Some political commentators have suggested censure as an alternative to a House impeachment vote and trial in the Senate. But there is no evidence the idea has taken hold among House Democrats who are pursuing an impeachment inquiry over Trump and Ukraine.


The House Intelligence Committee is putting out a report saying Trump tried to get Ukraine to investigate U.S. Democratic political opponent Joe Biden, and threatened to withhold aid from Eastern European country if it did not comply with his request.



More: While focus is on Ukraine, here's the evidence committees have compiled to bolster Trump impeachment case

Rep. Adam Schiff, D-Calif., chairman of the House Intelligence Committee, noted that Trump has also said China should investigate Biden and his son Hunter Biden, who has had business interests in China and Ukraine.

"President Trump has sought foreign intervention in US elections—twice," Schiff tweeted. "He poses a real and present danger to the integrity of the next election."

Republicans on the House Intelligence Committee have prepared their own report defending Trump.

In the meantime, the House Judiciary Committee, which is expected to draw up impeachment articles against Trump, has a hearing set for Wednesday, the day Trump is scheduled to return to Washington from the NATO meetings in London.

Trump, who flew out Monday, has attacked the impeachment process and congressional Democrats throughout his trip.

"The impeachment is going nowhere," Trump said Tuesday with Stoltenberg at his side. "They are wasting their time. It’s a disgrace.”

Originally Published 1 hour ago

© Copyright Gannett 2019


Are the Democrats crazy to try to go after Trump? Or maybe , paranoia has literally arisen from the level of latent hate that the Republicans project unto the unfathomable abyss?
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Re: Trump enters the stage judicial hearings tomorrow

Postby Meno_ » Wed Dec 04, 2019 9:50 am

Wednesday’s hearing will address constitutional grounds for impeachment. Democrats invited three witnesses — Noah Feldman of Harvard Law School, Pamela S. Karlan of Stanford Law School and Michael J. Gerhardt of the University of North Carolina Law School — and Republicans invited Jonathan Turley of the George Washington University Law School. All are scholars of constitutional law.

{Let's see how this goes down}
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Re: Trump enters the stage law professors on hill

Postby Meno_ » Wed Dec 04, 2019 8:11 pm

washingtonpost.com
© 1996-2019 The Washington Post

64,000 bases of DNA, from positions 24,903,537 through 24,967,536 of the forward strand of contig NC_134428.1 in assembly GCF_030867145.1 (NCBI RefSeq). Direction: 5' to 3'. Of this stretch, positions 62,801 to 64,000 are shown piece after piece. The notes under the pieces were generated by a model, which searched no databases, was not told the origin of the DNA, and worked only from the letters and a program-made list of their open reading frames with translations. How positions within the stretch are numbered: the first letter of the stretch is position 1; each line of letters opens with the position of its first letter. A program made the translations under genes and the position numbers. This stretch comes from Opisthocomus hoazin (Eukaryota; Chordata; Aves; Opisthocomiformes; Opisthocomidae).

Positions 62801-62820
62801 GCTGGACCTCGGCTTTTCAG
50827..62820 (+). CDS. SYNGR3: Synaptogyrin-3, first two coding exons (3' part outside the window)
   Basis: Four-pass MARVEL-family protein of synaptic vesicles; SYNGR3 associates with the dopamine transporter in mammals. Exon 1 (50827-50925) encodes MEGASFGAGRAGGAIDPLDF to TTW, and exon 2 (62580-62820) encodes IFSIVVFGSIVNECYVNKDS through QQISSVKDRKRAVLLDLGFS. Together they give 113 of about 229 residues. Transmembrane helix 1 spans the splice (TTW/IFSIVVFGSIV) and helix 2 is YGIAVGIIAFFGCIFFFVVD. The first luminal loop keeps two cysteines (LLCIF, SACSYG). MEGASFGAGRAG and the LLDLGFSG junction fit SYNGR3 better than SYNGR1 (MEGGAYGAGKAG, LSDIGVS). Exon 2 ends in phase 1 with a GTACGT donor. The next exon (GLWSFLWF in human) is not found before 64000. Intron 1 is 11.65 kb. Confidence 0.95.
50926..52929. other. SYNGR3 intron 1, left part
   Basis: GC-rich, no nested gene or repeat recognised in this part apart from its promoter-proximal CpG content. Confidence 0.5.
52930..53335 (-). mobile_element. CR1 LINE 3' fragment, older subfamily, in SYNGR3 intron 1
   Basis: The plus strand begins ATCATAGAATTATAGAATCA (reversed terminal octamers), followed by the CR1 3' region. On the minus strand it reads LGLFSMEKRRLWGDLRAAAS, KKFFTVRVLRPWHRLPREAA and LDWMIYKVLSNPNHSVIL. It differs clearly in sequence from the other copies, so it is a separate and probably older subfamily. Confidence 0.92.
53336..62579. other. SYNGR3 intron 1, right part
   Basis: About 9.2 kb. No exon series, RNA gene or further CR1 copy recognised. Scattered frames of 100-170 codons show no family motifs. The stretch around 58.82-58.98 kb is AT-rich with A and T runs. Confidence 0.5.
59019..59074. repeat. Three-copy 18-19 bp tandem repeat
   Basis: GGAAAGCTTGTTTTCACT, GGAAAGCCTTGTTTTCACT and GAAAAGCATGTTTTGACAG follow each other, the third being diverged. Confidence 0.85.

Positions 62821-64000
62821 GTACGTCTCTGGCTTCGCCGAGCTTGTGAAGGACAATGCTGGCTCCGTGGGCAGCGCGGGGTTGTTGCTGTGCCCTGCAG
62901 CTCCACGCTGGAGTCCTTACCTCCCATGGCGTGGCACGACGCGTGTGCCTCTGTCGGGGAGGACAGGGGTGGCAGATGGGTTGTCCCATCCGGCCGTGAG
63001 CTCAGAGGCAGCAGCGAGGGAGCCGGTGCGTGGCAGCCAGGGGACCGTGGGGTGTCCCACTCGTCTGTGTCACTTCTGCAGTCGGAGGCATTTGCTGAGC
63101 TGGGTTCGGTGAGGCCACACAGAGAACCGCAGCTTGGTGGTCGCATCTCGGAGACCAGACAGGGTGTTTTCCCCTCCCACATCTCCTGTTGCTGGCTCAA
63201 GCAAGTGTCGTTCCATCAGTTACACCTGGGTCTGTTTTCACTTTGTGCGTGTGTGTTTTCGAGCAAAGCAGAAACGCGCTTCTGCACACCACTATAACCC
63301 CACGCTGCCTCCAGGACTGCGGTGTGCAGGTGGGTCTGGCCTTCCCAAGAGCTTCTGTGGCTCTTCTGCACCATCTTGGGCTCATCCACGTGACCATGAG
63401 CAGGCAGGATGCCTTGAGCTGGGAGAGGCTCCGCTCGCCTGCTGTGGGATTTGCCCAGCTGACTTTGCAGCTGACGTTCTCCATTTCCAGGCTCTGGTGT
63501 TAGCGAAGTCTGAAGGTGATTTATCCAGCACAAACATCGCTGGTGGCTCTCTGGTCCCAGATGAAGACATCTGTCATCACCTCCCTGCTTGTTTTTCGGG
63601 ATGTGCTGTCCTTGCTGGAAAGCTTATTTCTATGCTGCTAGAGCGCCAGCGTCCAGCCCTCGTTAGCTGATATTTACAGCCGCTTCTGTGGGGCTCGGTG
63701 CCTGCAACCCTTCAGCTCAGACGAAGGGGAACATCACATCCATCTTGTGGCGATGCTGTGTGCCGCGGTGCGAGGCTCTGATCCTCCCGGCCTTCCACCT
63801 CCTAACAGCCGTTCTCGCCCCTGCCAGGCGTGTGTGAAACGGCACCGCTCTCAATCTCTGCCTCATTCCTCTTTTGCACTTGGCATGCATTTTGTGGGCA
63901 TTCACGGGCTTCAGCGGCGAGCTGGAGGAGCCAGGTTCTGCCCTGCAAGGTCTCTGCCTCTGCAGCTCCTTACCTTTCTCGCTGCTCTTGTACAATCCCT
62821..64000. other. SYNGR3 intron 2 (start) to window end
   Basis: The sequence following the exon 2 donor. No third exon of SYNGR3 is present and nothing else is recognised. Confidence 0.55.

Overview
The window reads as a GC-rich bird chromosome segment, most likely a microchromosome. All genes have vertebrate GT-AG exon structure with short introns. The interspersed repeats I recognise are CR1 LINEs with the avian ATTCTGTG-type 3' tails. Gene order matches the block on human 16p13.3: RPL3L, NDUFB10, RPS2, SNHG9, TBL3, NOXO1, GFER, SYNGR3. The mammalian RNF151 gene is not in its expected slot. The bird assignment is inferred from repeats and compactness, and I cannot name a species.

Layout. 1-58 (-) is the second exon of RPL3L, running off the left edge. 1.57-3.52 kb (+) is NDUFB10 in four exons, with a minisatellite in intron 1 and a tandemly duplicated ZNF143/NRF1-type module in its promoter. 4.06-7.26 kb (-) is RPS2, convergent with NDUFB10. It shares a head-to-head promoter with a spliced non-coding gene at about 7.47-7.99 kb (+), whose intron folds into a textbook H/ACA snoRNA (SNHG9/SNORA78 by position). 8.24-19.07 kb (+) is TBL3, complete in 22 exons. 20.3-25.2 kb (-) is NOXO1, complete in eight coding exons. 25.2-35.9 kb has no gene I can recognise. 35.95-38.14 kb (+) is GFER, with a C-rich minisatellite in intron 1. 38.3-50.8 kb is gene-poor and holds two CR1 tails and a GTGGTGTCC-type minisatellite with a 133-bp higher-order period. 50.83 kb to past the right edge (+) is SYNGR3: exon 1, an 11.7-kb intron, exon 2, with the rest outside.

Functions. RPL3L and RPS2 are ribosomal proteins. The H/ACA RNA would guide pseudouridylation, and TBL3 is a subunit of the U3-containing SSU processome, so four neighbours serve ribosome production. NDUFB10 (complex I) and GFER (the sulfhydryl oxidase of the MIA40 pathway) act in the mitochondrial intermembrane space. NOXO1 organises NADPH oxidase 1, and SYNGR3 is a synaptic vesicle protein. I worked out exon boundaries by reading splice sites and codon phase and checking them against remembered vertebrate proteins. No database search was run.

Democracy Dies in Darkness

Impeachment hearings live updates: Scholars called by Democrats testify that Trump’s conduct is grounds for removal from office
By

Dec. 4, 2019 at 10:51 a.m. PST

Three constitutional scholars summoned by Democrats are testifying Wednesday that President Trump’s conduct toward Ukraine rises to the level of impeachment, as the inquiry moves to a new phase with the first hearing by the House Judiciary Committee, a panel prone to theatrics and partisan brawls.

Another law school professor, tapped by Republicans, is cautioning against impeachment. The focus has shifted from the House Intelligence Committee, which voted along party lines Tuesday to approve a 300-page report that concluded Trump had “compromised national security to advance his personal political interests.”

Impeachment: What you need to read
Updated December 3, 2019
Here’s what you need to know to understand the impeachment inquiry into President Trump.

What’s happening now: The House Intelligence Committee sent the report summarizing its findings after two weeks of public hearings to the House Judiciary Committee on Tuesday, paving the way for possible articles of impeachment. The public hearings followed closed-door hearings and subpoenaed documents related to the president’s July 25 phone call with Ukrainian President Volodymyr Zelensky.

What happens next: The Judiciary Committee has scheduled its first impeachment hearing for Wednesday. President Trump was invited to participate, but White House counsel declined. Here’s a guide to how impeachment works.





washingtonpost.com
© 1996-2019 The Washington Post


..
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Re: Trump enters the stage Big problems for Trump

Postby Meno_ » Thu Dec 05, 2019 7:26 am

The New York Times

Mocked Abroad and Assailed at Home, Trump Returns to Face Impeachment
Two days in London on the world stage provided him no respite.




By Peter Baker
Dec. 4, 2019
WASHINGTON — When times turn tough, presidents can hop on Air Force One to escape the country for a while and stride purposefully across the world stage. But the world stage was not so friendly this week for President Trump, who landed back in Washington on Wednesday night to confront a grim couple of weeks ahead.

Mocked by peers behind his back at a NATO meeting in London, Mr. Trump abruptly canceled a news conference and bolted early, only to fly home to a capital in the throes of judging whether he is fit for office. After hobnobbing with the queen, the president now faces the daunting likelihood that by Christmas he will become the third president impeached for high crimes and misdemeanors.

The NATO meeting had seemed like an opportunity to demonstrate his global leadership like Presidents Richard M. Nixon and Bill Clinton sought to do with overseas trips during their own impeachment struggles. Scheduled long ago, the meeting allowed Mr. Trump and his allies to assail his domestic foes as “unpatriotic” for proceeding with an impeachment hearing while the commander in chief was overseas and gave him a chance to boast of his success in pressing the allies to invest more in defense.

But the visit was soured by a contentious meeting with President Emmanuel Macron of France and a hot-mic video that captured other world leaders making fun of Mr. Trump. In response, a sullen president said one of the leaders caught talking on the video, Prime Minister Justin Trudeau of Canada, was “two-faced,” and then slipped out of town without the scheduled wrap-up session with reporters, seemingly intent on not further spoiling the image of a successful visit.